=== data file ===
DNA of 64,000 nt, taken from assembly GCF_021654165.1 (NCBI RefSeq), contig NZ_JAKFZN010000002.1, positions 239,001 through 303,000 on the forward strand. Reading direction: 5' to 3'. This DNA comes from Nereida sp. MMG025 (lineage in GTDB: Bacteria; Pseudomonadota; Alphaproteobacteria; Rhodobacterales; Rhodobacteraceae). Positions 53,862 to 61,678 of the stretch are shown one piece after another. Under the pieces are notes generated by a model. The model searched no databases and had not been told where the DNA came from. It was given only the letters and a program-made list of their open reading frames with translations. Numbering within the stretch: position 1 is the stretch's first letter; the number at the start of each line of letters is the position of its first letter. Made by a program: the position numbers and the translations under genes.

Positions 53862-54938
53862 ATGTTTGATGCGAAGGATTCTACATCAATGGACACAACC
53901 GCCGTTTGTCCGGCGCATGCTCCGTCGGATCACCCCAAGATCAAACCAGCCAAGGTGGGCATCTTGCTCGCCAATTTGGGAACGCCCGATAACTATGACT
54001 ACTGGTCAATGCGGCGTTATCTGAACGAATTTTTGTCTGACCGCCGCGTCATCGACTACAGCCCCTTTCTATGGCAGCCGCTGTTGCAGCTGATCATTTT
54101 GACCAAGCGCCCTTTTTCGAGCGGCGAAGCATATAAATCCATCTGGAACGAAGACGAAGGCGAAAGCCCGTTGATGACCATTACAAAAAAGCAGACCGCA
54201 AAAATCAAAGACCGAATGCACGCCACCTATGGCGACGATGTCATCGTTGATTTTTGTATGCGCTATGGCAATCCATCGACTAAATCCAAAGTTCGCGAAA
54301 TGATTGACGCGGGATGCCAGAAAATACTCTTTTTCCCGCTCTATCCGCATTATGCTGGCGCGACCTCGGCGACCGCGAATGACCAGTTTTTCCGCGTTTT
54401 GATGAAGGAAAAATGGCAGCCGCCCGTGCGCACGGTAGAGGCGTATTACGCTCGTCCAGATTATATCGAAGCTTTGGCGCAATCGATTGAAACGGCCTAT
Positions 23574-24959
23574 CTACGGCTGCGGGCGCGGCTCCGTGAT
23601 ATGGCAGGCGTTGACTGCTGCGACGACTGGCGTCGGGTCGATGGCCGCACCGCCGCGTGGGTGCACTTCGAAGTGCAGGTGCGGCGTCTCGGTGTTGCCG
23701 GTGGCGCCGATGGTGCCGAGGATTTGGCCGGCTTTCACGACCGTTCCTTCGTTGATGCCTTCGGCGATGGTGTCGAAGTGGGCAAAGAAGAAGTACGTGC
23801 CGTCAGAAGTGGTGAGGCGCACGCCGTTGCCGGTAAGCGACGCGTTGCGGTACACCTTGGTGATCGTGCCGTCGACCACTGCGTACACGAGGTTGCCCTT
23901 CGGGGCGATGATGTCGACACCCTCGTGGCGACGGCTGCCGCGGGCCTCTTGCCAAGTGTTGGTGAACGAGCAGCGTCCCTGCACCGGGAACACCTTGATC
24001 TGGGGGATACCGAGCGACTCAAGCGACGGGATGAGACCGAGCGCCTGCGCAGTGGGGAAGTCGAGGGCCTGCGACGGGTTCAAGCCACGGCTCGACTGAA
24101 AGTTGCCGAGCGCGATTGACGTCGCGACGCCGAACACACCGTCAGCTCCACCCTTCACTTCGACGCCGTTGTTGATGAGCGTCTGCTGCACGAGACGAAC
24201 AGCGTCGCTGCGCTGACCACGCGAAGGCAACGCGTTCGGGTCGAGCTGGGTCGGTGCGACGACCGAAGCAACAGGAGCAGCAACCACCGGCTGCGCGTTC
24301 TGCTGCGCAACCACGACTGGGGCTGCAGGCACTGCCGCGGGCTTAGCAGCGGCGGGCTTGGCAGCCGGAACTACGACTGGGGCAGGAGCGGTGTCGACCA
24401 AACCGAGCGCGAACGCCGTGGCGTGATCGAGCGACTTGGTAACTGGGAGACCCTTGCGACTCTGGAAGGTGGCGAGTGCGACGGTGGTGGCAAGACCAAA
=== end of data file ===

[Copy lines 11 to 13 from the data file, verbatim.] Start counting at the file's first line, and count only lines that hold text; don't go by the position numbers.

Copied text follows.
23574 CTACGGCTGCGGGCGCGGCTCCGTGAT
23601 ATGGCAGGCGTTGACTGCTGCGACGACTGGCGTCGGGTCGATGGCCGCACCGCCGCGTGGGTGCACTTCGAAGTGCAGGTGCGGCGTCTCGGTGTTGCCG
23701 GTGGCGCCGATGGTGCCGAGGATTTGGCCGGCTTTCACGACCGTTCCTTCGTTGATGCCTTCGGCGATGGTGTCGAAGTGGGCAAAGAAGAAGTACGTGC